That means more eyes on your tweets and a better chance of engaging with your audience. So if you want to climb to the top of the Twitter marketplace, getting verified is a step in the right direction.
Advertising = The Golden Ticket
We all know that advertising is the lifeblood of any business, and Twitter is no different. But here’s the catch: you must be verified to advertise on Twitter.
It’s like a key that opens the door to the world of Twitter advertising.
Without it, you’re left standing outside, watching as other businesses reach their audience. So if you have a product to sell or a brand to build, getting verified is not just a good idea – it’s necessary.
However, keep in mind that Twitter’s recent move to charge brands $1,000 a month for verification has stirred up quite a debate.
Some organizations, like the White House, The New York Times, and The Washington Post, have refused to pay for the checkmark, raising questions about the value and significance of Twitter paid verification in the current scenario.
How to Become Verified on Twitter
Elon Musk, the new captain of the Twitter ship, decided that the blue checkmark needed a makeover.
In what could be considered a very “Elon-esque” move, the company announced that they would start charging organizations a baseline of $1,000 per month for the golden checkmark and an additional $50 per month for each affiliated account verification.
But there’s more! Twitter also introduced a separate system for individuals called Twitter Blue, which costs $8 per month and offers a blue checkmark among other features.
This means you don’t need to be a “notable figure” to get your hands on that shiny checkmark; all you need is $8 bucks!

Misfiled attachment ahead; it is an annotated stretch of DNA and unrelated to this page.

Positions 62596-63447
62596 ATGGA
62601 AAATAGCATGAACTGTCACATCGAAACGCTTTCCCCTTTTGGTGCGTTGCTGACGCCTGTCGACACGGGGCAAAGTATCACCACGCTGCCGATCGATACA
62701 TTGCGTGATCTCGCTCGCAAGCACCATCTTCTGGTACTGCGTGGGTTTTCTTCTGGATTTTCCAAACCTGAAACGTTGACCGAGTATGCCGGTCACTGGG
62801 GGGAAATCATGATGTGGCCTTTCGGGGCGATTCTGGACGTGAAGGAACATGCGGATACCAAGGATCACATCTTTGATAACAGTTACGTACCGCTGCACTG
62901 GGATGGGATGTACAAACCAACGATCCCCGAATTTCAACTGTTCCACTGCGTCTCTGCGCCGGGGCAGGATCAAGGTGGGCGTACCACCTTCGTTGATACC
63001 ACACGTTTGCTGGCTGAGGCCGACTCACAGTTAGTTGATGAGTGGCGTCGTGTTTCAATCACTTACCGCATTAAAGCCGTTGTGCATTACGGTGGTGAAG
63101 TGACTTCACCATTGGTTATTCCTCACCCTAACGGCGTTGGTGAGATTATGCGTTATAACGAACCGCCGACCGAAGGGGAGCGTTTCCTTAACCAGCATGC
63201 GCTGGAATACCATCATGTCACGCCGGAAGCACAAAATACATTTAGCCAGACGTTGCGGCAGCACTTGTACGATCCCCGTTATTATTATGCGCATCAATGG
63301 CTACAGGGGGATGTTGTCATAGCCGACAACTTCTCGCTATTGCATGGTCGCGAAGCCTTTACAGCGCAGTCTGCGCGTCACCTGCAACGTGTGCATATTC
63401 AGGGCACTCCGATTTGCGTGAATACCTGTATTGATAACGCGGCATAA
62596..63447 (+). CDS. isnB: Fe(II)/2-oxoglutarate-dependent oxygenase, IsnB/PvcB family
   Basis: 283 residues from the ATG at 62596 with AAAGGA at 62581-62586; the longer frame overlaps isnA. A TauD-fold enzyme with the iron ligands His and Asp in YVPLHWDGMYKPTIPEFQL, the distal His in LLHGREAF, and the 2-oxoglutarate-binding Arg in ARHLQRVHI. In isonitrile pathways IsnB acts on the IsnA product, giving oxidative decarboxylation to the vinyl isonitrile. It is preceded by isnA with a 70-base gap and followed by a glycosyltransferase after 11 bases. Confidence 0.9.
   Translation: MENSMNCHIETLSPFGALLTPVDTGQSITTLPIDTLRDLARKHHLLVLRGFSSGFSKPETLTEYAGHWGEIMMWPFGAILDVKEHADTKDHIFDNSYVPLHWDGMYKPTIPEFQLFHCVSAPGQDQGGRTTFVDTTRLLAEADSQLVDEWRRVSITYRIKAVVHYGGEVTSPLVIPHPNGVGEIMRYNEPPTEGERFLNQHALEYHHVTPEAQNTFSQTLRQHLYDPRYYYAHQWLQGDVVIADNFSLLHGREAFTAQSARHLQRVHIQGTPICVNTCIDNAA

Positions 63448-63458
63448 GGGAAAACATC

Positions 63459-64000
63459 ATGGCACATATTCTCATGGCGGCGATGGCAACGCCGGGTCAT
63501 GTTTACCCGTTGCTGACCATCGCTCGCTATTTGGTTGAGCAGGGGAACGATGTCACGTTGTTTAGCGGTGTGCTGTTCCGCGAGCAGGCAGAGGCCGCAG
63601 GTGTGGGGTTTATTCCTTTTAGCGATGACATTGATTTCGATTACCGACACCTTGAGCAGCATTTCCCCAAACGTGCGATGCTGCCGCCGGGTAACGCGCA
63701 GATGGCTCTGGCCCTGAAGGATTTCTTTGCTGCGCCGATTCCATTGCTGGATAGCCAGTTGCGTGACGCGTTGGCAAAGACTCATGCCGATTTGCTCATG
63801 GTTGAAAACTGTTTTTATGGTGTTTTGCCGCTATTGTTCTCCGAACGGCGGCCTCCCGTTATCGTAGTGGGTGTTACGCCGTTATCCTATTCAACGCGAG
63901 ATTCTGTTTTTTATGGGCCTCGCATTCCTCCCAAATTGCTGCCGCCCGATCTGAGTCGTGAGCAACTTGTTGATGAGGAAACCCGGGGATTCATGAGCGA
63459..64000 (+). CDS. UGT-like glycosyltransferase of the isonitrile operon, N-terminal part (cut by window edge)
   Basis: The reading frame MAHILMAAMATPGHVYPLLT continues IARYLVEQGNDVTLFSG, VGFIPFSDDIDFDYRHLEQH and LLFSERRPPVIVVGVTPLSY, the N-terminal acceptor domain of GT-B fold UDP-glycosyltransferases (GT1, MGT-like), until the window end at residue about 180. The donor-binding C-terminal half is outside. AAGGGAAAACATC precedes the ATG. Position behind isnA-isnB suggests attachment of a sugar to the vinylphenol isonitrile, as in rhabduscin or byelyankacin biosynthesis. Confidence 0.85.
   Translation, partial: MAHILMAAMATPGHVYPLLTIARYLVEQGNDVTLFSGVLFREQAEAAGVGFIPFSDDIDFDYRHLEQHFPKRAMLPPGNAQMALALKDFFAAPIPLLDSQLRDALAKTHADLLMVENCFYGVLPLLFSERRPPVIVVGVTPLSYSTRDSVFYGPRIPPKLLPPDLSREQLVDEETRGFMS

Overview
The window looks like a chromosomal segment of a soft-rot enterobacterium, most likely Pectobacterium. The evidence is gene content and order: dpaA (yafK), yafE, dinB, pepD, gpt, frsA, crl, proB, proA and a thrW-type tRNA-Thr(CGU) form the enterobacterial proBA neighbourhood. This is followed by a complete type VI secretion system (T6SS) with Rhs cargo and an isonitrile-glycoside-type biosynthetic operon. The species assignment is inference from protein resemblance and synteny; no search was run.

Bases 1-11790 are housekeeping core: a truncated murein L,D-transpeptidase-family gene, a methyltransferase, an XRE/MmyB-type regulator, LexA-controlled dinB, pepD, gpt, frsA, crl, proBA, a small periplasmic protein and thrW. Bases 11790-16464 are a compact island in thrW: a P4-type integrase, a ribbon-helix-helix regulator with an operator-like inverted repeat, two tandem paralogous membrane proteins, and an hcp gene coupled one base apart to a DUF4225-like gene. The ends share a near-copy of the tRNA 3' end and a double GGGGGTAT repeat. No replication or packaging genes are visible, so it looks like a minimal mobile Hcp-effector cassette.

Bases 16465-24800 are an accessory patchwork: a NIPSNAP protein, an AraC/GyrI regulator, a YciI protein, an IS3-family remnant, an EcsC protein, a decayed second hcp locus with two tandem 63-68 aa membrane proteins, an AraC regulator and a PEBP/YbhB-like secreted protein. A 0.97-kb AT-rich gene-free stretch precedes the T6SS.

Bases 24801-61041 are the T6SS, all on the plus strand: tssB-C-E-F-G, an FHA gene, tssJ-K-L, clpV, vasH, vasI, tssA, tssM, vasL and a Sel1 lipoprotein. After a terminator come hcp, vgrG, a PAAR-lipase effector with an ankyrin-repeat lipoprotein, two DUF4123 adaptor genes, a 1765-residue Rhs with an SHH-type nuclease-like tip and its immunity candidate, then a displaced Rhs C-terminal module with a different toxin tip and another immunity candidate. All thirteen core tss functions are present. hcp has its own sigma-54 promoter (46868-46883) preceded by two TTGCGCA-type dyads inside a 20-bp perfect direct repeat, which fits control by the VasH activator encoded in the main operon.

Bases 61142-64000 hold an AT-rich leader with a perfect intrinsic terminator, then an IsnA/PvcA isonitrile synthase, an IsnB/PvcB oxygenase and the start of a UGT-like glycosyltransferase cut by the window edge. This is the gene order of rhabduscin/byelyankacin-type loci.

You can join directly from your profile on the web app or via your iPhone if you’re an Apple user.
Keep in mind that subscribing via Apple is more expensive since Twitter marks up the price to compensate for Apple’s fee.
Current Pricing Structure for Twitter Verification
Decided to take the plunge and become part of the ‘verified’ elite on Twitter. Well, hold on to your wallets — this little endeavor may set you back a bit.
It’s like buying a ticket to a VIP lounge, only this time, the lounge is a social media platform, and the bouncer is an algorithm.
Twitter: Golden Checkmarks
If you’re a business or an organization, Twitter’s not holding back: a cool $1,000 per month will grant you the revered golden checkmark.
Want to bring the whole gang along for the ride? You can verify affiliated accounts for an extra $50 per month each.
Twitter: Blue Checkmarks
For people not quite ready to cough up a grand a month, Twitter has a more pocket-friendly option: Twitter Blue.
For just $8 per month, you can get your own shiny blue checkmark, making you a verified Twitter user.
1. Who needs to be verified on Twitter?
In Elon Musk’s Twitter, it seems that the answer might be: “Whoever is willing to pay for it.”
However, some big names, including The White House, have declared they won’t be paying for verification. They seem to view the new verification as a departure from its original purpose—to authenticate identity—and now just as a sign of a paid subscription.
2. How has Twitter’s verification system changed?
Twitter has seen several changes to its verification system, especially after Elon Musk acquired the platform in October 2022.
The platform has begun to remove legacy verified checkmarks.
To remain verified on Twitter, users must pay the subscription fee.
3 How does Twitter’s new verification system affect its revenue?
The implementation of the new verification system seems like a strategic move by Twitter to increase its revenue.
The platform generated $4.4 billion in revenue in 2022, an 11% decline from its $5 billion revenue in 2021. 90% of Twitter’s revenue came from advertising in 2022.